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Stupas: The must-see historical, scenic beauty in northern Laos

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A souvenir vendor pushes his cart outside That Luang stupa in Vientiane. CHRISTOPHE ARCHAMBAULT/afp

Stupas: The must-see historical, scenic beauty in northern Laos

Laos is well-known among visitors for its wealth of natural and historical tourist sites as well as unique traditions, cultures and lifestyles which vary across the whole country.

Namtha town in Luang Namtha province in northern Laos is one such locale with a fascinating history including that during the Indochina war.

That Poum Pouk and Luang Namtha stupas are now its main attractions, and both have structures that are similar to That Luang in Vientiane but are smaller.

According to information provided by the Luang Namtha tourism office, a long time ago Sy Sod So Tammikarad, King of Xieng Sean (present-day northern Thailand) and Naleatafai, King of Chanthabouly (modern-day Oudomxay), built two stupas as symbols of friendship. The first is Poum Pouk stupa which is located on a hilltop in the northeast of Namtha Valley in Nam Ngaen village.

The second, Luang Namtha stupa, is also located on a hilltop on the other side of town, east of the Namtha river.

Everyone who comes to Namtha should visit these stupas because they are revered for their historical significance and, of course, their beauty.

It’s quite difficult to find precise information on these stupas’ origins, but a sign on-site says Poum Pouk is a Buddhist stupa built around 1628 between the Kingdoms of Lanexang and Lane Na by the Tai Lue, Yuan, Khao, Daeng and other Lao Buddhist ethnic groups. Poum Pouk is today one of the oldest temples in the province.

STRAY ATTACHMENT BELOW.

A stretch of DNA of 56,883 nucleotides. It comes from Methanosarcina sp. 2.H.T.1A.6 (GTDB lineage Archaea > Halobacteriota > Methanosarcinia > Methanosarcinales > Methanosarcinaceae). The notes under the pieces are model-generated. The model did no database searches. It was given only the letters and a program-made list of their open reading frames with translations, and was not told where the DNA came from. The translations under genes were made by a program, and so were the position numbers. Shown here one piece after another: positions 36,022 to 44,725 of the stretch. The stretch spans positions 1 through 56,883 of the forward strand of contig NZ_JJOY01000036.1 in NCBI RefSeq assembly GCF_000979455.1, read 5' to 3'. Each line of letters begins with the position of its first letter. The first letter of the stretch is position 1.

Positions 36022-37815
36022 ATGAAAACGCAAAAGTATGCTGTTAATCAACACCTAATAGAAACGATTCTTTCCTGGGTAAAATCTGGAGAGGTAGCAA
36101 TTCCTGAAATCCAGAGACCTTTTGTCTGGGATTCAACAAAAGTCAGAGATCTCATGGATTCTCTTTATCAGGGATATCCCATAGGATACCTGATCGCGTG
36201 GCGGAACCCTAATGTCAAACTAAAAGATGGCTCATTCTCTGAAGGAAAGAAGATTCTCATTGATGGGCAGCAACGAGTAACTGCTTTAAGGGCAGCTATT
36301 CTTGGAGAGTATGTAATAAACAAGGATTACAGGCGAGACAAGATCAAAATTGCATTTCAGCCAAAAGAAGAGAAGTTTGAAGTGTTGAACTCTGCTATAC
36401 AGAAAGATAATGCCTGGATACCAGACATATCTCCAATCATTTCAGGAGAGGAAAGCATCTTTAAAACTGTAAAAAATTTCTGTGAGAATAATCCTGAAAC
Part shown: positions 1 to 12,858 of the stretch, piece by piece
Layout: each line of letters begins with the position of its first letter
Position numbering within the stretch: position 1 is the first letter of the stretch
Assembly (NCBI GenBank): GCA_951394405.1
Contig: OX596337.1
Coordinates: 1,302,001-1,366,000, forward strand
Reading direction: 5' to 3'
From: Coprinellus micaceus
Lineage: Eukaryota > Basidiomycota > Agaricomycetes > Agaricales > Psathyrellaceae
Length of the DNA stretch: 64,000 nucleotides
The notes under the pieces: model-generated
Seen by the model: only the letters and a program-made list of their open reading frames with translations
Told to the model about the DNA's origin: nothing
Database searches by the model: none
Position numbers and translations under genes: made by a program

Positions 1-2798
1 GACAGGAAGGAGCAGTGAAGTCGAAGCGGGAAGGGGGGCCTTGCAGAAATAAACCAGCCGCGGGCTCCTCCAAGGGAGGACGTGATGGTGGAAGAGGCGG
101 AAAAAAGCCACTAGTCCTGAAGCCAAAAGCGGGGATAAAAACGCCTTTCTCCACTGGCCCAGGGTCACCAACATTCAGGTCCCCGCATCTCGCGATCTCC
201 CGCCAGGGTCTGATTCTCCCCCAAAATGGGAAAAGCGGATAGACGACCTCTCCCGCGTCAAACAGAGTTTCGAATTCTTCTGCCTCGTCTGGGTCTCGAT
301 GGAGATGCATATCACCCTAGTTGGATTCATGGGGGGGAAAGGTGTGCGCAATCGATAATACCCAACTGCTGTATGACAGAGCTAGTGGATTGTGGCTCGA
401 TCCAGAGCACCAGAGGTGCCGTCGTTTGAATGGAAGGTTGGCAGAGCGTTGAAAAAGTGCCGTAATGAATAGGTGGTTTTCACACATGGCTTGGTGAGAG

It’s a place where both locals and travellers to the region pray and pay their respects.

Poum Pouk stupa was largely destroyed on October 28, 1966, when an American war plane dropped a bomb on it. But visitors can still see the remains and a new monument exists besides the older, ruined stupa. The new structure was built in 2003 as a show of local people’s religious faith.

In recent times, it has become a place of historical importance and also a scenic highlight for tourists.

Local folk come together every February to host a colourful festival at the site and to show their respect.

Luang Namtha stupa is located next to Samakhixay temple. The old monument was lost to the forest years ago, but visitors can see a new one which was completed in 2004.

Because both stupas are located on hilltops, they are perfect places to catch sunrises and sunsets, but Luang Namtha stupa affords tourists a more unobstructed view of Namtha town and its surroundings.

Poum Pouk stupa is the better option for those keen to take in the green views towards town because rice fields and forest surround it. It is one of the most tranquil places as there are fewer visitors, and in the evening visitors can enjoy listening to insects and birdsong.

The new Poum Pouk stupa is striking, while the old ruins are a testimony to local history as well as enshrining artisanal techniques from centuries past.

While the new stupa is aesthetically pleasing, you can easily find similar monuments elsewhere, but the original structure will always remain distinctive.

Visitors wanting to delve deeper into Namtha district’s history should pay a visit to the Luang Namtha Museum. Other places to experience the local lifestyle and cultural traditions include the night market as well as the fascinating handicraft and textile villages of Phiengngam, Vieng Neua and Vieng Tai.

Vientiane Times/ANN


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